Tombstone Every Mile

Bill Kirchen & Too Much Fun

Tombstone Every Mile was Bill Kirchen’s first solo album, originally released in 1993. At the time, he led a Washington DC trio. Drummer Dave Elliott had spent years with the great guitarist Danny Gatton’s band The Fat Boys. Danny was to produce the disc, but by the third day of recording he still hadn’t shown up, so Bill ended up self-producing with engineer Ed Eastridge.

Bass man Jeff Sarli (who later ended up on a track of the Stones Steel Wheels album) had already played with artists on the Black Top label out of New Orleans, Robert Ward for one, so Bill pitched it there and they agreed to release it in USA. Kirchen then approached Jake Riviera at Demon, who he knew from making the Moonlighters disc with Nick Lowe, and they released it in Europe.

The album reflects what they were doing working the Honky-Tonks in DC and points beyond. There had been a formidable migration from the Southern states during the WW2 war effort, and so DC, as well as being a great historic of R&B town, was a hot bed of country music - Honky-Tonk, Bluegrass and Rock-A-Billy and their various permutations.

Kirchen hadn’t been writing much material post-Commander Cody, and was perfectly happy singing Dick Curless, Bob Wills and Buck Owens etc all night. So, he called on song writing friends like Blackie Farrell, Nick Lowe and Austin de Lone, who came through with some ideal material for the album, inspiring Bill to manage a couple of serviceable originals which remain in the repertoire to this day.

The album was only previously released on CD format which has been out of print for many years. This 2019 edition is available on CD 12” vinyl LP and digital formats.

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Tombstone Every Mile was Bill Kirchen’s first solo album, originally released in 1993. At the time, he led a Washington DC trio. Drummer Dave Elliott had spent years with the great guitarist Danny Gatton’s band The Fat Boys. Danny was to produce the disc, but by the third day of recording he still hadn’t shown up, so Bill ended up self-producing with engineer Ed Eastridge.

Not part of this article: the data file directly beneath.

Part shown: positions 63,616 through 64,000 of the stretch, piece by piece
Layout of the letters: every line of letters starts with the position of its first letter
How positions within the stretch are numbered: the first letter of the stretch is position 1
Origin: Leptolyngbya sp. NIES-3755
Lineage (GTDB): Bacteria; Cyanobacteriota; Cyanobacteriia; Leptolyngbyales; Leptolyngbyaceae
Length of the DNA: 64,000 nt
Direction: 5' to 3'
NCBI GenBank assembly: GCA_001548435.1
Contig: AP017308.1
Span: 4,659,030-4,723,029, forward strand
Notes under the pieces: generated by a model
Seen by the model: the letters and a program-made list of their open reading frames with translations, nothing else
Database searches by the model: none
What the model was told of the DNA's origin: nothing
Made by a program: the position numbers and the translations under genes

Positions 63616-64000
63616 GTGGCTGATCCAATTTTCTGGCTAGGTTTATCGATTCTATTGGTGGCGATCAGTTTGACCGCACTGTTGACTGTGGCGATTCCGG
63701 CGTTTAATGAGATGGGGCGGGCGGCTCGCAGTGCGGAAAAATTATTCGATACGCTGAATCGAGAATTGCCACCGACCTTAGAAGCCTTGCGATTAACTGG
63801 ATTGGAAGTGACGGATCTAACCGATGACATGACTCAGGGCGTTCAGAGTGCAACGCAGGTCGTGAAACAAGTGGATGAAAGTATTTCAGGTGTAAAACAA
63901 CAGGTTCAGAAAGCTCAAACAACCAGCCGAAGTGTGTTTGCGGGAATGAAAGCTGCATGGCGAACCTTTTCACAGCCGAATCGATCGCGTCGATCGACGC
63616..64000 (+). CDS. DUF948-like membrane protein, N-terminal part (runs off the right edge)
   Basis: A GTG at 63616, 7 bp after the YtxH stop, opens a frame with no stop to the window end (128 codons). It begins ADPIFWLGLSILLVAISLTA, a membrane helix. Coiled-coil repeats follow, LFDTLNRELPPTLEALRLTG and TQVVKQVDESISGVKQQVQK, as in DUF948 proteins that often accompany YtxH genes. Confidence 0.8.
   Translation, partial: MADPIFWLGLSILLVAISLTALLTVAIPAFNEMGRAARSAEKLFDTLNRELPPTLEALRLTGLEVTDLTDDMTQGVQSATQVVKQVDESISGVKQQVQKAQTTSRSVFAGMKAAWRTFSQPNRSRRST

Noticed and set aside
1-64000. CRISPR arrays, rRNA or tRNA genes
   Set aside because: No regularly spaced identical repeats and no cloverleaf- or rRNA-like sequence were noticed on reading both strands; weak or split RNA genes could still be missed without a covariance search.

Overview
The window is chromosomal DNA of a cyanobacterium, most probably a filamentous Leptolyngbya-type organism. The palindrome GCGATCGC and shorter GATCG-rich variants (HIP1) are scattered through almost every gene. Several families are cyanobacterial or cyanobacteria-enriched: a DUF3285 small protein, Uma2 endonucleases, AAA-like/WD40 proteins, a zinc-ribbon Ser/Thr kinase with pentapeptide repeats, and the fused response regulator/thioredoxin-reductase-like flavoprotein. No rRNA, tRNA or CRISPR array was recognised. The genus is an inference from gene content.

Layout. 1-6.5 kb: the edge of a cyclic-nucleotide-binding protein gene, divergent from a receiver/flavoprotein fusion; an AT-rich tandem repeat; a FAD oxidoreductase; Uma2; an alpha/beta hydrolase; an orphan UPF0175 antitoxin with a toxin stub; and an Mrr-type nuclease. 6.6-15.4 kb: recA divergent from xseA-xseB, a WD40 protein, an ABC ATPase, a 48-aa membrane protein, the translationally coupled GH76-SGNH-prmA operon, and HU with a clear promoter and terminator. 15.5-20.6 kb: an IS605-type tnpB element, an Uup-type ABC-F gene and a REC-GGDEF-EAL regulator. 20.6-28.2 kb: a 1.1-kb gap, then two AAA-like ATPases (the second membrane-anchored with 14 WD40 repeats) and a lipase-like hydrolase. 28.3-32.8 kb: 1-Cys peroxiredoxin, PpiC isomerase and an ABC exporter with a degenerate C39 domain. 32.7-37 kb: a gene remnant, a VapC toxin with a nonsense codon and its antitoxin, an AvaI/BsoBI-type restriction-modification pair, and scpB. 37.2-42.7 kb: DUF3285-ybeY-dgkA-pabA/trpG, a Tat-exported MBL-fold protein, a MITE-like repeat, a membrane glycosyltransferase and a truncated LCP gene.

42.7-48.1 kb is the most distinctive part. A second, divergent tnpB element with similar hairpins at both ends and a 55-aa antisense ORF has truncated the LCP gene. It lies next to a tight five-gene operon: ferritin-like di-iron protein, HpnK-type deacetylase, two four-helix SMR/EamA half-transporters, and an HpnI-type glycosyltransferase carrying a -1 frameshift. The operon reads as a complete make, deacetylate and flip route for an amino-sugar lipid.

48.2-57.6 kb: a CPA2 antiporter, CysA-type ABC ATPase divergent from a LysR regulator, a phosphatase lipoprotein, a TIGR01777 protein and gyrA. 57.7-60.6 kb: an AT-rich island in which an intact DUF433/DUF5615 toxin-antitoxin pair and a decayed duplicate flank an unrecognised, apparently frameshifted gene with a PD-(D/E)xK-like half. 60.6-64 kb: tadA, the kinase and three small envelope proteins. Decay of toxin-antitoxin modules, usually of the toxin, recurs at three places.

Bass man Jeff Sarli (who later ended up on a track of the Stones Steel Wheels album) had already played with artists on the Black Top label out of New Orleans, Robert Ward for one, so Bill pitched it there and they agreed to release it in USA. Kirchen then approached Jake Riviera at Demon, who he knew from making the Moonlighters disc with Nick Lowe, and they released it in Europe.

The album reflects what they were doing working the Honky-Tonks in DC and points beyond. There had been a formidable migration from the Southern states during the WW2 war effort, and so DC, as well as being a great historic of R&B town, was a hot bed of country music - Honky-Tonk, Bluegrass and Rock-A-Billy and their various permutations.

Kirchen hadn’t been writing much material post-Commander Cody, and was perfectly happy singing Dick Curless, Bob Wills and Buck Owens etc all night. So, he called on song writing friends like Blackie Farrell, Nick Lowe and Austin de Lone, who came through with some ideal material for the album, inspiring Bill to manage a couple of serviceable originals which remain in the repertoire to this day.

The album was only previously released on CD format which has been out of print for many years. This 2019 edition is available on CD 12” vinyl LP and digital formats.

Available in:

CD, Vinyl, and Digital Download

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REVIEWS

"With all his talent on display here, it is easy to understand why Kirchen has survived, even in the face of the '90s pop-bubblegum-country cookie-cutter mentality." ~ Jana Pendragon, AllMusic.com

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